Tesla Motors faces competition for customers and subsidies

Tesla Motors’ plan to generate revenue by repackaging electric car batteries as home and business power storage systems faces stiff competition for both customers and the government subsidies that are critical to the market’s growth.

At the unveiling of its suite of storage battery systems on Thursday, chief executive Elon Musk said at a company event near Los Angeles that the new Tesla Energy was far ahead of its competition in offering an integrated system for generating solar power and storing it on-site.

“We’re just not aware of who would even really be second, honestly,” said Musk.

Several analysts see a multi-billion dollar market in its infancy as power companies, businesses and home owners, partly reacting to government incentives, buy systems that stabilise the grid.

They provide backup for green energy systems which otherwise could be threatened when clouds move over a solar field or the wind died on a windmill farm.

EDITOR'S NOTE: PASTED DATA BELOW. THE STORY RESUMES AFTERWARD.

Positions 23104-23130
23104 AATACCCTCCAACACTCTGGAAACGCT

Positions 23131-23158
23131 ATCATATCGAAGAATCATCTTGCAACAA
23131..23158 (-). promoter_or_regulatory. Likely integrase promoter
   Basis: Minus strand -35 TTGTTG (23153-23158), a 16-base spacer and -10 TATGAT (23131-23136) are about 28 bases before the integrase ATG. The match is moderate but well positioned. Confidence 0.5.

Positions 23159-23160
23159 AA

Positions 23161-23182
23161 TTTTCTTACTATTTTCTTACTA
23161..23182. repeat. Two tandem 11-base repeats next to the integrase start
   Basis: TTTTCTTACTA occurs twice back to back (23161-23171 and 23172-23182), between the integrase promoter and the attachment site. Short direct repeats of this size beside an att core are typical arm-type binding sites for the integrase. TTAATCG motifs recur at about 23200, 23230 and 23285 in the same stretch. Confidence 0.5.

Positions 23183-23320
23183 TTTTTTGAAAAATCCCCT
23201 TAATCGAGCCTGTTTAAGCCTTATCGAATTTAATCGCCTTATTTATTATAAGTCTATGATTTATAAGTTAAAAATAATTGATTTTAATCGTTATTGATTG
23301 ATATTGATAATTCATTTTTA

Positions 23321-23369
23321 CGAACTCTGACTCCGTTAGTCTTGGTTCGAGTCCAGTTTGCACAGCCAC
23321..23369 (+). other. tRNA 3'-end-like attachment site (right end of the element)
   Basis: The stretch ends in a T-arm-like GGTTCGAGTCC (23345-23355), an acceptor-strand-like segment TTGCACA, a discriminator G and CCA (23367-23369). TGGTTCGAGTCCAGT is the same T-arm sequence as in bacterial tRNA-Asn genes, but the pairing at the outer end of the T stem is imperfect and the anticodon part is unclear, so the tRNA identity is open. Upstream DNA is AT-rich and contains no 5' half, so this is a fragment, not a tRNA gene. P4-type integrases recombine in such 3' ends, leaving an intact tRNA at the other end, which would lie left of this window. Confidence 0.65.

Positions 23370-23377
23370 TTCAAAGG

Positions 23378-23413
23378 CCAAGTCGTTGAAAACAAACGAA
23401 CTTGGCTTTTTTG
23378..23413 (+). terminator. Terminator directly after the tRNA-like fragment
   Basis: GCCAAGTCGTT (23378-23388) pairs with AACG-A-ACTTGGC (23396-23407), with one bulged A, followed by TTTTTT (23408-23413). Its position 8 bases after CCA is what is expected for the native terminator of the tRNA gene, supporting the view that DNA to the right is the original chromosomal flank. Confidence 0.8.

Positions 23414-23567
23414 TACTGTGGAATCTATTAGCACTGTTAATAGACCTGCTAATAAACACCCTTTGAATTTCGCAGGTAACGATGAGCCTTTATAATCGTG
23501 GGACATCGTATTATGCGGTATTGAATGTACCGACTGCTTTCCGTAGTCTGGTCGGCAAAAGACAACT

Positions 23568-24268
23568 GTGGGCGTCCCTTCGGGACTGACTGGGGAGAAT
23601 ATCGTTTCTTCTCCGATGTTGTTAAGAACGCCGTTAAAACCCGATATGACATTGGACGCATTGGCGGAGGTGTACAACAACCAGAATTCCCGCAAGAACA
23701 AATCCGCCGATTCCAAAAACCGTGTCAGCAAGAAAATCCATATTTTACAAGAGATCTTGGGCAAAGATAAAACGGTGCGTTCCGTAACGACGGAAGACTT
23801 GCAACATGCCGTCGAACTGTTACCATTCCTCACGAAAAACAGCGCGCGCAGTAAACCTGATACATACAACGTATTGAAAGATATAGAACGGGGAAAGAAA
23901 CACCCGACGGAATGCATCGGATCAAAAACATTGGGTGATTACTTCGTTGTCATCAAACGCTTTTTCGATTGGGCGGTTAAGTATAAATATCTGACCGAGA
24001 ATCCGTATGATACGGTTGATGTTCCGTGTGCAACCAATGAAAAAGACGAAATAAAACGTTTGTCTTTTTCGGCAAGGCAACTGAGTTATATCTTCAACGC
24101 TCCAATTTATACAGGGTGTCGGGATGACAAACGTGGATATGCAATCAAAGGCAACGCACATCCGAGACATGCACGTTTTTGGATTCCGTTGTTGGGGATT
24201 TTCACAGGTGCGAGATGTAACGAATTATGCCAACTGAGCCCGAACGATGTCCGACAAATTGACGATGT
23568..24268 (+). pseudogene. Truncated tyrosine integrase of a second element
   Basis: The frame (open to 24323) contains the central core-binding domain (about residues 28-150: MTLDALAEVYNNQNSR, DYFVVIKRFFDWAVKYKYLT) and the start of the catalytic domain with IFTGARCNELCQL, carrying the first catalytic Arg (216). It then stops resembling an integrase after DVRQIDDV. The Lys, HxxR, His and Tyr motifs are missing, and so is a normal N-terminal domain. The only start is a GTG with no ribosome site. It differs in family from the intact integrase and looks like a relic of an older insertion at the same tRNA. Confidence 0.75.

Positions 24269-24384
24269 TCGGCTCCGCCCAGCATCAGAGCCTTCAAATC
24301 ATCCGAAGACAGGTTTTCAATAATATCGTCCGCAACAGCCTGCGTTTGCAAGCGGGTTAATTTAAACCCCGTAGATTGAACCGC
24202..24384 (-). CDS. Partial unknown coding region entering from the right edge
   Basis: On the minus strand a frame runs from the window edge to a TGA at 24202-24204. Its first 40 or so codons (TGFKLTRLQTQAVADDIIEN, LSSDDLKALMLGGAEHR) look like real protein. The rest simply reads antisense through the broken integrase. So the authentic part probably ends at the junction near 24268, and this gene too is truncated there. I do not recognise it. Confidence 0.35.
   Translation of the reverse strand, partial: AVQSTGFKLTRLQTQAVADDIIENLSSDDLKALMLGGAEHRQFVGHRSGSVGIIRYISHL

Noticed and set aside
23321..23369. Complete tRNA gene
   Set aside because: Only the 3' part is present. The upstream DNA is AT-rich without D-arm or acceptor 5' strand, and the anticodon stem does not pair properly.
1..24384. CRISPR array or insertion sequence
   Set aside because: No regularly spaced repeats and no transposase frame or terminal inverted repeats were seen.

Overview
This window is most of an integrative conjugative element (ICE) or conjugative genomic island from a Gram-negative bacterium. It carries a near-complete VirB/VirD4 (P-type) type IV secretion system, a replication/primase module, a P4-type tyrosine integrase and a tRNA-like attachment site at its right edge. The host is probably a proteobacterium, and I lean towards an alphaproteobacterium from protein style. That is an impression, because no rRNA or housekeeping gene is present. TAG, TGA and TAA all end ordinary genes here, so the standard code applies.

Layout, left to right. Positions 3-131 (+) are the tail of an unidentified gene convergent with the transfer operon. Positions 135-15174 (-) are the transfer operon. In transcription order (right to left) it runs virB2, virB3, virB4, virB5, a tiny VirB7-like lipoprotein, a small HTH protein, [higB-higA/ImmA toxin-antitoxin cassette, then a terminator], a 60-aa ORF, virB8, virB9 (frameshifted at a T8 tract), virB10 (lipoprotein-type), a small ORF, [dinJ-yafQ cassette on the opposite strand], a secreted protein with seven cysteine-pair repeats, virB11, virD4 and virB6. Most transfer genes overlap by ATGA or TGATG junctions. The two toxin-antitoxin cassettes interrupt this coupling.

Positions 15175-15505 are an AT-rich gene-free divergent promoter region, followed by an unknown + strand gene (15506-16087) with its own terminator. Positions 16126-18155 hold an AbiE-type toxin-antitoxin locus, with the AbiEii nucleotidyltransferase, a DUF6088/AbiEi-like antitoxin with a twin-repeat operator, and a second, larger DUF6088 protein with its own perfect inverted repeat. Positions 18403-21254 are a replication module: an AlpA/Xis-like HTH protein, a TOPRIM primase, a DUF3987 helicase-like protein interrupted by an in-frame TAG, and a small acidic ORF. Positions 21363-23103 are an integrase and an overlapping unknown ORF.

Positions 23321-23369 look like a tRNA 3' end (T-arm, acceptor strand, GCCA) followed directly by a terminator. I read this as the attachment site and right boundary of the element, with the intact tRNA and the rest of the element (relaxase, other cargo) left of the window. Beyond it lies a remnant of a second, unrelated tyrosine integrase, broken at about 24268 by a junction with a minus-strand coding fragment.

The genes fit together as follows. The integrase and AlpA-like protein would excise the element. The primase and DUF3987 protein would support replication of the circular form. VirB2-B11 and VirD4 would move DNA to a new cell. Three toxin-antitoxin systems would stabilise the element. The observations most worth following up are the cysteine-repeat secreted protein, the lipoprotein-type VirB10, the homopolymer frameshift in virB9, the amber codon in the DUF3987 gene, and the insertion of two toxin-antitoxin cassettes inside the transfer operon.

Tesla is far from the only company offering such systems, and industry insiders say the cost of a Tesla system, which starts at $3,000 for a home storage battery pack, is in line with the rest of the market.

Established and deep-pocketed energy and technology players such as Samsung SDI, LG Chem, and Saft Groupe are just a few of the names marketing products similar to Tesla’s — small batteries to pair with solar panels at homes and businesses and much larger ones to help utilities shore up power grid reliability.

An array of small companies are also making waves in the field.

Stem, which pairs batteries with software systems for businesses and is backed by Total and General Electric, last year landed a major contract with the California utility Southern California Edison.

Tesla and solar installer SolarCity, where Musk is also chairman, have been selling small quantities of storage systems for years, and competition for the limited subsidies has grown.

In 2011, Tesla and SolarCity were nearly alone in claiming incentives for on-site storage systems in California, data shows. Now companies such as Coda Energy and startups such as Stem and Green Charge Networks are picking up hefty shares of projects.


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